The news of the breaking out of hostilities between the King of France and the rebels arrived here on Monday by Francisco sent by ambassador Throgmorton. The Queen has changed her mind about the voyage and interview with the queen of Scotland and in place of the Vice-Chamberlain (Knollys) who I wrote was already on the way to Scotland for the ratification of the conditions of the interview, she has sent Henry Sidney to present her excuses to the queen of Scotland and say she cannot meet her at present. All the absent Councillors have been summoned and are to be here to-day to decide what is to be done. The general idea is that they will arm the ships they have ready and send troops to Normandy, whither Admiral Chatillon they say is to go and, with the aid of Englishmen to whom he will promise places, hold the province and carry on the war from there. I believe this and that some German nobles will support the adventure although in a half-hearted way. They also say the prince of Condé will throw himself into Lyons where he will receive aid from the Germans and Swiss, that Grammont will go to Barry in Nivernais and that D'Andelot with 4,000 men will defend Orleans. We shall soon learn what decision these people arrive at and I will let your Highness know. The French ambassador received a courier on Tuesday the 14th, with orders to him from the queen of France to inform this Queen of what was passing. He tells me that included in the forces that the Christian King has with which to punish the rebels they speak of 10,000 infantry and 3,000 horse sent by our King. He (the ambassador) expressed his sorrow that the Guises should be the cause of foreign troops entering into France. I thought of telling the Queen what his Majesty had ordered me to say about these auxiliaries in his letter of the 9th ultimo, but seeing what your Highness writes I will not mention the matter unless the Queen gives me an opportunity.
The ambassador tells me that this Queen offers that if the Guises will place the differences with the Orleans in her hands and those of the queen of France she will try to arrange them, which is a sure indication of the good understanding that exists between the two Queens, and confirms what I wrote to France about the isle of Sione and the interview with the Scotch Queen in which there is doubtless more evil than appears at first sight. The ambassador has sent off a courier post haste with this offer, and I should like to advise M. de Chantonnay in time and hope that this will be possible from there (Brussels) if I send this courier to your Highness at once. In the meanwhile I think of seeing the Queen on some pretext, and trying my best to tranquillise her, however impossible that may be in view of the impression made upon her feelings by the things her councillors tell her, especially since they obtained my servants evidence. They have not a real here although they have credit in Antwerp. The feeling of the country is very much divided, and although all obey, yet there is much disaffection, and the Queen knows how little she can depend upon the people. I believe if she determines to join these French rebels it will be more for the purpose of avoiding isolation than from any wish to help them.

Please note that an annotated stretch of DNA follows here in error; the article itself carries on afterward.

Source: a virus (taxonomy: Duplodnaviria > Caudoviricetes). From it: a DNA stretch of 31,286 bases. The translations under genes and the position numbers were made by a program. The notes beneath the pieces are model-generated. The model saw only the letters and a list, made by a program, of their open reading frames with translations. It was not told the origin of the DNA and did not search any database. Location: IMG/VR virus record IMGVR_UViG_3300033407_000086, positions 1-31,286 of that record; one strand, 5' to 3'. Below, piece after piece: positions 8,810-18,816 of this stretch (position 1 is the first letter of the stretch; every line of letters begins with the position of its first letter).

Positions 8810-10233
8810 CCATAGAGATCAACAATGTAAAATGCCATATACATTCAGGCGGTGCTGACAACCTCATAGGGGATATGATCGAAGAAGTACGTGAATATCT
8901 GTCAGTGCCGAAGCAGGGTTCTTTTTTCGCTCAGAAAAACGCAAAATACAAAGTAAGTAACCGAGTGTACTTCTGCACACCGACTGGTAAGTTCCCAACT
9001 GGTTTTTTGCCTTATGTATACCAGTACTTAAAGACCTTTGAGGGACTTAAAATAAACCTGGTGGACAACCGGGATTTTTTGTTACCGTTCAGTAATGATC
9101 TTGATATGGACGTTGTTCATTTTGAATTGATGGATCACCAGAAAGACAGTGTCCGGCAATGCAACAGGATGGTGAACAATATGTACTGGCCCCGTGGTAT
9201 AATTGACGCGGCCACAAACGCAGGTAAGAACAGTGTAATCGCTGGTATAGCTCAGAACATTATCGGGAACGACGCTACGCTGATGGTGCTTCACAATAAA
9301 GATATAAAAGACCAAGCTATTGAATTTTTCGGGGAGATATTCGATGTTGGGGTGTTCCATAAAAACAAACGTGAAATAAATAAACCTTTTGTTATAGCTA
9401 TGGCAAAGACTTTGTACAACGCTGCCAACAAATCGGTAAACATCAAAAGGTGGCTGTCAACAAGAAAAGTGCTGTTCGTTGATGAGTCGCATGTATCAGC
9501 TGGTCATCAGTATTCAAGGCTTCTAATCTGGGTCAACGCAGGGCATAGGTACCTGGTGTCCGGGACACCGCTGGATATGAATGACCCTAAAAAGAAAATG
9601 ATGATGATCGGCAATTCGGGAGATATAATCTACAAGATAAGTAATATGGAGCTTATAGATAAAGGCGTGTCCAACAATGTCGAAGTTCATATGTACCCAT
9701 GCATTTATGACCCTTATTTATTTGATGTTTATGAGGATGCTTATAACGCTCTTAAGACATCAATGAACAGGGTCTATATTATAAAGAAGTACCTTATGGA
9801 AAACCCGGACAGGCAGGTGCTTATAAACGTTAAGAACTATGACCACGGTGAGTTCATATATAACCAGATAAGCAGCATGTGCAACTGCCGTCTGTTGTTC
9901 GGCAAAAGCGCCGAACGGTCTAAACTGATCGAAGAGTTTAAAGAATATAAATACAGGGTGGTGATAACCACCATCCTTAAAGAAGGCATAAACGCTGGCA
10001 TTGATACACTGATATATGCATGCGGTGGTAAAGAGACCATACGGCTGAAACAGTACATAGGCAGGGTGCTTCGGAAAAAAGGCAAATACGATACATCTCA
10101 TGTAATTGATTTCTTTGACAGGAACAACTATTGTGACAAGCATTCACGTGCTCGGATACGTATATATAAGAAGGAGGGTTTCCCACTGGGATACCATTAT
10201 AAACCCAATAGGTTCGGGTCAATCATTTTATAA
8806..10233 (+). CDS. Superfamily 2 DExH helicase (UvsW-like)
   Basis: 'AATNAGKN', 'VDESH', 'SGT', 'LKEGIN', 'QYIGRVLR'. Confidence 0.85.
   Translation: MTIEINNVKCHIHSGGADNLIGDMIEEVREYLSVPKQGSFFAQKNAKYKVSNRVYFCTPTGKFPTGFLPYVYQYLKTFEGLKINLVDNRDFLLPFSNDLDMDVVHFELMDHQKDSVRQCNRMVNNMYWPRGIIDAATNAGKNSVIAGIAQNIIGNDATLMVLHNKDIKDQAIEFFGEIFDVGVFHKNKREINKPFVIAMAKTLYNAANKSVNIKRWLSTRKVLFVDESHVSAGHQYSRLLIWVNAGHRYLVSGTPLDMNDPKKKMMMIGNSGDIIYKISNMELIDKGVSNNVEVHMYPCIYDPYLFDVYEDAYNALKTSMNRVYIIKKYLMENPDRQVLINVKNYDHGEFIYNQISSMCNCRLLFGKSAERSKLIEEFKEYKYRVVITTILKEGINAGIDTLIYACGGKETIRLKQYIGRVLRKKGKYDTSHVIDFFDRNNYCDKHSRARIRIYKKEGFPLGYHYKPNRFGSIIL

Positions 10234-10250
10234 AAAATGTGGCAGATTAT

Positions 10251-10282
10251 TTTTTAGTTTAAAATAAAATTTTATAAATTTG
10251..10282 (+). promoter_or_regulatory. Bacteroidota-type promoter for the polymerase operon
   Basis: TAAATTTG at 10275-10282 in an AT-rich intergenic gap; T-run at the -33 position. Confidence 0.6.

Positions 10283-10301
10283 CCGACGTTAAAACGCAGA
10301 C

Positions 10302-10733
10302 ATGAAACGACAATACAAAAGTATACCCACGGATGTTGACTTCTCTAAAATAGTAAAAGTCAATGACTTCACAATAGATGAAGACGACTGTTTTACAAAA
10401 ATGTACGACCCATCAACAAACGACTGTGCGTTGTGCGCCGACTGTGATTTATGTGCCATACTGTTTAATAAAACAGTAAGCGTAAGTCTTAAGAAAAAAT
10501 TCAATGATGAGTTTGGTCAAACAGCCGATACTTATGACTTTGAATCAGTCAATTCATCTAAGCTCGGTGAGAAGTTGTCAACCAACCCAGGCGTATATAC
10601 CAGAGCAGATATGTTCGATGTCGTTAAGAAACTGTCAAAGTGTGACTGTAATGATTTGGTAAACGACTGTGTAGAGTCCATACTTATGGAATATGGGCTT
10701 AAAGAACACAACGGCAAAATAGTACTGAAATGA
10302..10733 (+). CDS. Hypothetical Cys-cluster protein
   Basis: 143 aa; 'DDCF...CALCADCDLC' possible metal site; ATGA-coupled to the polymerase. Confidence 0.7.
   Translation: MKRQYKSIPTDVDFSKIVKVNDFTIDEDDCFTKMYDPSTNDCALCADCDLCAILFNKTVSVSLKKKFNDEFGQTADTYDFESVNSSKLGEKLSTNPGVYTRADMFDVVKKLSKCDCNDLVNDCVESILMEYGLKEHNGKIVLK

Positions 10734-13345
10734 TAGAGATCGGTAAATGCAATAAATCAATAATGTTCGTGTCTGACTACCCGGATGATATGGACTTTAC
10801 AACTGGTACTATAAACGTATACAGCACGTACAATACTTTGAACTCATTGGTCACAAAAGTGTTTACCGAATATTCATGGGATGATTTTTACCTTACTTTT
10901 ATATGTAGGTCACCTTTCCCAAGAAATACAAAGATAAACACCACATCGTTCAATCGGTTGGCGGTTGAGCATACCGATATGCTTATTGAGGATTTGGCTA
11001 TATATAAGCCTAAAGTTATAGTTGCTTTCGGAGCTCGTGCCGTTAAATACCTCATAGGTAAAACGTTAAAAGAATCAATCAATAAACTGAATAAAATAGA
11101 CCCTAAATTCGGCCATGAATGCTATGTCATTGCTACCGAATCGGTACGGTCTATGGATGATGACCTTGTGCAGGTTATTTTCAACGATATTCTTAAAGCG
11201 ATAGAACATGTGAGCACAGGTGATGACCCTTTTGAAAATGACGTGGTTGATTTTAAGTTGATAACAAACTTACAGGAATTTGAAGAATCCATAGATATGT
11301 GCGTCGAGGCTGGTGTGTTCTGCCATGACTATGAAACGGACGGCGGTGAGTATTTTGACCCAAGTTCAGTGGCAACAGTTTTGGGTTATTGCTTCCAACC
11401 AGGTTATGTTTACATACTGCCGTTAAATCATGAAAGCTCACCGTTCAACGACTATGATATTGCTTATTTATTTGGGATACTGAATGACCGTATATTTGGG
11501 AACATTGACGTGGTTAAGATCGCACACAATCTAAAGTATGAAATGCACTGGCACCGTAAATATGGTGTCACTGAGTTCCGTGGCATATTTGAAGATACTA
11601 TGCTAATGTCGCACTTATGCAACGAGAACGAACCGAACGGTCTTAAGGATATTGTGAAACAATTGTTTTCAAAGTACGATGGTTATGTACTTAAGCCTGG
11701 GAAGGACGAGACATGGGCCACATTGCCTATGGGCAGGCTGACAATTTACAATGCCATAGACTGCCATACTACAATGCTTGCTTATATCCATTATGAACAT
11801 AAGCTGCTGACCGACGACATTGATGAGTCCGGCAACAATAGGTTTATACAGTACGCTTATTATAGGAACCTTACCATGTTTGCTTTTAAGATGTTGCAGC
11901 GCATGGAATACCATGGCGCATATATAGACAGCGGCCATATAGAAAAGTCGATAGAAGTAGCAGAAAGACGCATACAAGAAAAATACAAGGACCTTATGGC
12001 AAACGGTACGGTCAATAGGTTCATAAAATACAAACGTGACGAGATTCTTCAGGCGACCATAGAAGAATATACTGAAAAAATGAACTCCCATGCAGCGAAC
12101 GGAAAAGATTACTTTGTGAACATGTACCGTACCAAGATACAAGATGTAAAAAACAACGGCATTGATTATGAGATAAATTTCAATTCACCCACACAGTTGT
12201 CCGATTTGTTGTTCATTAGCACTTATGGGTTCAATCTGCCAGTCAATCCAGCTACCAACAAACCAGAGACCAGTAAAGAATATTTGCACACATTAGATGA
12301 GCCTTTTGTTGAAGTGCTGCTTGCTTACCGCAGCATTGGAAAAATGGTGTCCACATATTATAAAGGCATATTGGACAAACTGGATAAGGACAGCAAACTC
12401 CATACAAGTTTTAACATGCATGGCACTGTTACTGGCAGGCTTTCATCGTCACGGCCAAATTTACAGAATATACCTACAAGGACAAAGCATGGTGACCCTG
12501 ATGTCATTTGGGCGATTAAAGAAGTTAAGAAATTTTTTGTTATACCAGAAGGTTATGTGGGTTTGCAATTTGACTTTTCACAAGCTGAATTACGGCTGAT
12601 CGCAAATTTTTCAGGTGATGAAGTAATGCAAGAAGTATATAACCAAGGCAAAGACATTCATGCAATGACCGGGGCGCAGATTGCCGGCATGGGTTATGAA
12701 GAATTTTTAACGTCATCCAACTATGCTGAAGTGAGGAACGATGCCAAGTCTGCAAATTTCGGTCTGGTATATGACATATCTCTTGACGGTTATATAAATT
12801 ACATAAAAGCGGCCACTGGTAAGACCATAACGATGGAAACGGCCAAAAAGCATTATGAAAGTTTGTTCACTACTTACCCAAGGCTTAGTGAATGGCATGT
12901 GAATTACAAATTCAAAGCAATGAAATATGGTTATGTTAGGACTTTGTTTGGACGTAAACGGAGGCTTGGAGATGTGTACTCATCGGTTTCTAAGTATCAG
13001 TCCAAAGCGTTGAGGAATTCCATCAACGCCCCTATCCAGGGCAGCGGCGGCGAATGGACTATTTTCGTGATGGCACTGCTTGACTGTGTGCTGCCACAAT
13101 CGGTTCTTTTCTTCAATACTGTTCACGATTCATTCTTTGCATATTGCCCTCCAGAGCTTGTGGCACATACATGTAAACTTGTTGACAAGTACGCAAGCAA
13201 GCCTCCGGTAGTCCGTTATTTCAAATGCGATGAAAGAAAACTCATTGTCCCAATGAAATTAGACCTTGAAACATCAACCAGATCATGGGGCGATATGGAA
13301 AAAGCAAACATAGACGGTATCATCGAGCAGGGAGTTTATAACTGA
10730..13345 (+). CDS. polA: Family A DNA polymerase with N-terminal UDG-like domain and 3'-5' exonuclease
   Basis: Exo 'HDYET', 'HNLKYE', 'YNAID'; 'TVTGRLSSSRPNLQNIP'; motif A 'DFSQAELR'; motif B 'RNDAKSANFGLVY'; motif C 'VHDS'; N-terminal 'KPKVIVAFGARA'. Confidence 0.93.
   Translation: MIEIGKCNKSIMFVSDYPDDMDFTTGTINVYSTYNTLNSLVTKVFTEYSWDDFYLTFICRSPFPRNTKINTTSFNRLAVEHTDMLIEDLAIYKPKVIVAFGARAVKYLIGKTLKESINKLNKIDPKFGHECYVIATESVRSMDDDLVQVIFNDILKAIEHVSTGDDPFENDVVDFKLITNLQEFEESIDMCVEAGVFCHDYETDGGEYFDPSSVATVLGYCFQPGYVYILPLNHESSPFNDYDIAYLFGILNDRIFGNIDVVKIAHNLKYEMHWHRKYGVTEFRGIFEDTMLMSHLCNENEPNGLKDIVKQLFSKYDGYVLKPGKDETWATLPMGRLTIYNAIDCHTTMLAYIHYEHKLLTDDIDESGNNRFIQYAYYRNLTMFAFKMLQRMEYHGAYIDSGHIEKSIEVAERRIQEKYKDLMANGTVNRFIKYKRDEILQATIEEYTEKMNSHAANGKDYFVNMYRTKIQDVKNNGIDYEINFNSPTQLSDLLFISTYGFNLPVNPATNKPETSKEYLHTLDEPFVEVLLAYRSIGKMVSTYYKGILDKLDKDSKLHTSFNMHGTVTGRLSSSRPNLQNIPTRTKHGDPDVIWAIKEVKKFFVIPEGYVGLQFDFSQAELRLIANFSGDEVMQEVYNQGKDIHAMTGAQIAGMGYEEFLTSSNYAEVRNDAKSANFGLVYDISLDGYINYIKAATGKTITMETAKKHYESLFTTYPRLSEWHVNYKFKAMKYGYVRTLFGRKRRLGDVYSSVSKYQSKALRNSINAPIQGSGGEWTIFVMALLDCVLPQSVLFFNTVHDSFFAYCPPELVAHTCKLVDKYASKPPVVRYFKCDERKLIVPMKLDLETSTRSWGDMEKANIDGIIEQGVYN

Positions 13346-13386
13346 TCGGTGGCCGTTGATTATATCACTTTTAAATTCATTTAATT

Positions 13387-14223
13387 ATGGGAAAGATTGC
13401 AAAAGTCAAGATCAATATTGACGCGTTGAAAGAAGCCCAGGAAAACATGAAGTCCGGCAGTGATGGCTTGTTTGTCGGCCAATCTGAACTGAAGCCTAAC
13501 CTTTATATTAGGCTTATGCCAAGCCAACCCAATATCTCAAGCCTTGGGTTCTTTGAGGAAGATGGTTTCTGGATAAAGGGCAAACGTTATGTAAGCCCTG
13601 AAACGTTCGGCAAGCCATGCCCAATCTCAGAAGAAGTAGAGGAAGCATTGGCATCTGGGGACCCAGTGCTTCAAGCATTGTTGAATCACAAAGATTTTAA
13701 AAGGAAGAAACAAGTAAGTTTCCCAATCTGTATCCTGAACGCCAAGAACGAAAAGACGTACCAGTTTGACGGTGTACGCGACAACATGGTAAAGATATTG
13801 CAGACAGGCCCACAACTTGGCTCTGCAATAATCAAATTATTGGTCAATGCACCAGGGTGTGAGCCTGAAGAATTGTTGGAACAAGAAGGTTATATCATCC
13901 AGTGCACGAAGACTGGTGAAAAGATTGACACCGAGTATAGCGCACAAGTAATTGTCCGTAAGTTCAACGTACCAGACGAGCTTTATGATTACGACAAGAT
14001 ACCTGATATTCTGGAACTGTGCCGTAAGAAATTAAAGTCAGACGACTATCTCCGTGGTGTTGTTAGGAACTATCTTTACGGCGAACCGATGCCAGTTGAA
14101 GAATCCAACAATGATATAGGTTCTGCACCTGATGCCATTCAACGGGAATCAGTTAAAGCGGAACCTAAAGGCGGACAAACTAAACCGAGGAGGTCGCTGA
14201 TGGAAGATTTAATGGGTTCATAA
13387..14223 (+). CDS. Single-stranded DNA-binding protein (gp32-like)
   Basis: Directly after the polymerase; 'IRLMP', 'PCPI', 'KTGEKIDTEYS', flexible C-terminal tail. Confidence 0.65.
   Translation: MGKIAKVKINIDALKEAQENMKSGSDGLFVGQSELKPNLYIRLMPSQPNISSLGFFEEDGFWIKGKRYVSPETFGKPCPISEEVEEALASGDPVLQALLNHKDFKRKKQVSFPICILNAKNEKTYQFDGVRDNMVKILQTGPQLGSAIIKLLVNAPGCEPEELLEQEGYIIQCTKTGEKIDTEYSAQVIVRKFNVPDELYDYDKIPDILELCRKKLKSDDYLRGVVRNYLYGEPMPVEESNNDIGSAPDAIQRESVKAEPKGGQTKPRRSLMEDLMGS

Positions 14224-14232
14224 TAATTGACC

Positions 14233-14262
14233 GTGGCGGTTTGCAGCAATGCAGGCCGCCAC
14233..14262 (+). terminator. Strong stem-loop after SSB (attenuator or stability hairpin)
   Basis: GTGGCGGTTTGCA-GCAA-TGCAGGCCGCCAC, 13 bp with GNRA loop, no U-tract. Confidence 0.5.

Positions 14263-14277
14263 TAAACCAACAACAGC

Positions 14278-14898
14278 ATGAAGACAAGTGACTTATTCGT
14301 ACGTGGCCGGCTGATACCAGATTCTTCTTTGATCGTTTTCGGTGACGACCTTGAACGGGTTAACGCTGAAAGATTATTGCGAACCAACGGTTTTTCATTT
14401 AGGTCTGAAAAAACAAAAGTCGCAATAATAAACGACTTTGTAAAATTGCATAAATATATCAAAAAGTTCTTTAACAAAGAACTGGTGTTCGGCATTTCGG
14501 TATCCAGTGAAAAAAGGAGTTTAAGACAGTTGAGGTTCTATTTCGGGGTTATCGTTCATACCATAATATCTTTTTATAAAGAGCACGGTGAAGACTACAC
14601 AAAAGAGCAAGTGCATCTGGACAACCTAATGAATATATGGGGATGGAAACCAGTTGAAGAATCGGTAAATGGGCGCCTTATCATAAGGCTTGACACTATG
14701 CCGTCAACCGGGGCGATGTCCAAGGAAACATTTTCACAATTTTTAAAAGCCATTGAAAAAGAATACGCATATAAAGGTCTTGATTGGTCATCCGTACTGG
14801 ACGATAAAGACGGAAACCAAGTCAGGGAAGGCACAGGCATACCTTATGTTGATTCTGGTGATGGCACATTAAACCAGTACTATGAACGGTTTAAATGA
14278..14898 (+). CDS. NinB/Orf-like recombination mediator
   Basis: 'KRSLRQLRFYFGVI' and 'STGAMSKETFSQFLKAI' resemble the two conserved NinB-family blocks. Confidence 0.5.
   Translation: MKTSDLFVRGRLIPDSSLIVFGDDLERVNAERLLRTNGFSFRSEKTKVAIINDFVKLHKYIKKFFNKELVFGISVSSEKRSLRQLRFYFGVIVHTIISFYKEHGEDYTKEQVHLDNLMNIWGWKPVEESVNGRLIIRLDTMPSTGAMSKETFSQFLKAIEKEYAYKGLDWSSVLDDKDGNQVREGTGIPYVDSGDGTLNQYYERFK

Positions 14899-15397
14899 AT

They are sending two ships with munitions to Ireland, and as soon as the courier from France arrived here the earl of Sussex was sent off thither to resume his government of the island and reconcile John O'Neil even though it be by force. I am sure matters there will soon be disturbed, and that Sussex's going will precipitate the trouble, as he is very unpopular.—London, 17th July 1562.